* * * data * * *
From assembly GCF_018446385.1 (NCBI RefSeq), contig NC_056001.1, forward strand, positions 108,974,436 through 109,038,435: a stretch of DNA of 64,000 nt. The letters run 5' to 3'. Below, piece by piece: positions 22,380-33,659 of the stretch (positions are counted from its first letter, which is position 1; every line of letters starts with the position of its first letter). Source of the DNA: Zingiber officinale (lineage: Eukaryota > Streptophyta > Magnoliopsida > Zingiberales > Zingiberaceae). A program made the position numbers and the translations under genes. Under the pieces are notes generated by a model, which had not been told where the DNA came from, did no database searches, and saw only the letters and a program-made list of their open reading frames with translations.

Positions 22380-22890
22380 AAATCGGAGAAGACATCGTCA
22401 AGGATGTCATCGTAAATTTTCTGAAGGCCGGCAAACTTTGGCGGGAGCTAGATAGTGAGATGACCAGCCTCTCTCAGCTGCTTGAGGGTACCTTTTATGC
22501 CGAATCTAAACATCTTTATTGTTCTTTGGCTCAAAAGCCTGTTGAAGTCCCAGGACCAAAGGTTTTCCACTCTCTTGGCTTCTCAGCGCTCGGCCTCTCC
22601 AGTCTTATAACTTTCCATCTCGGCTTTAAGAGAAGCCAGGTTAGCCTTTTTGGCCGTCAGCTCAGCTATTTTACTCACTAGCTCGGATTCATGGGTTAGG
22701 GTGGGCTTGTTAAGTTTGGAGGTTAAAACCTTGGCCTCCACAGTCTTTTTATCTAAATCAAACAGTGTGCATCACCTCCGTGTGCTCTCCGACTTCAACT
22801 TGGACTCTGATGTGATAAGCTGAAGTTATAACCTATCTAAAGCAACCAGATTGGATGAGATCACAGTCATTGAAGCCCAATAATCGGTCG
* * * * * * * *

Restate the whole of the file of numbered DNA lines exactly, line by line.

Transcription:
From assembly GCF_018446385.1 (NCBI RefSeq), contig NC_056001.1, forward strand, positions 108,974,436 through 109,038,435: a stretch of DNA of 64,000 nt. The letters run 5' to 3'. Below, piece by piece: positions 22,380-33,659 of the stretch (positions are counted from its first letter, which is position 1; every line of letters starts with the position of its first letter). Source of the DNA: Zingiber officinale (lineage: Eukaryota > Streptophyta > Magnoliopsida > Zingiberales > Zingiberaceae). A program made the position numbers and the translations under genes. Under the pieces are notes generated by a model, which had not been told where the DNA came from, did no database searches, and saw only the letters and a program-made list of their open reading frames with translations.

Positions 22380-22890
22380 AAATCGGAGAAGACATCGTCA
22401 AGGATGTCATCGTAAATTTTCTGAAGGCCGGCAAACTTTGGCGGGAGCTAGATAGTGAGATGACCAGCCTCTCTCAGCTGCTTGAGGGTACCTTTTATGC
22501 CGAATCTAAACATCTTTATTGTTCTTTGGCTCAAAAGCCTGTTGAAGTCCCAGGACCAAAGGTTTTCCACTCTCTTGGCTTCTCAGCGCTCGGCCTCTCC
22601 AGTCTTATAACTTTCCATCTCGGCTTTAAGAGAAGCCAGGTTAGCCTTTTTGGCCGTCAGCTCAGCTATTTTACTCACTAGCTCGGATTCATGGGTTAGG
22701 GTGGGCTTGTTAAGTTTGGAGGTTAAAACCTTGGCCTCCACAGTCTTTTTATCTAAATCAAACAGTGTGCATCACCTCCGTGTGCTCTCCGACTTCAACT
22801 TGGACTCTGATGTGATAAGCTGAAGTTATAACCTATCTAAAGCAACCAGATTGGATGAGATCACAGTCATTGAAGCCCAATAATCGGTCG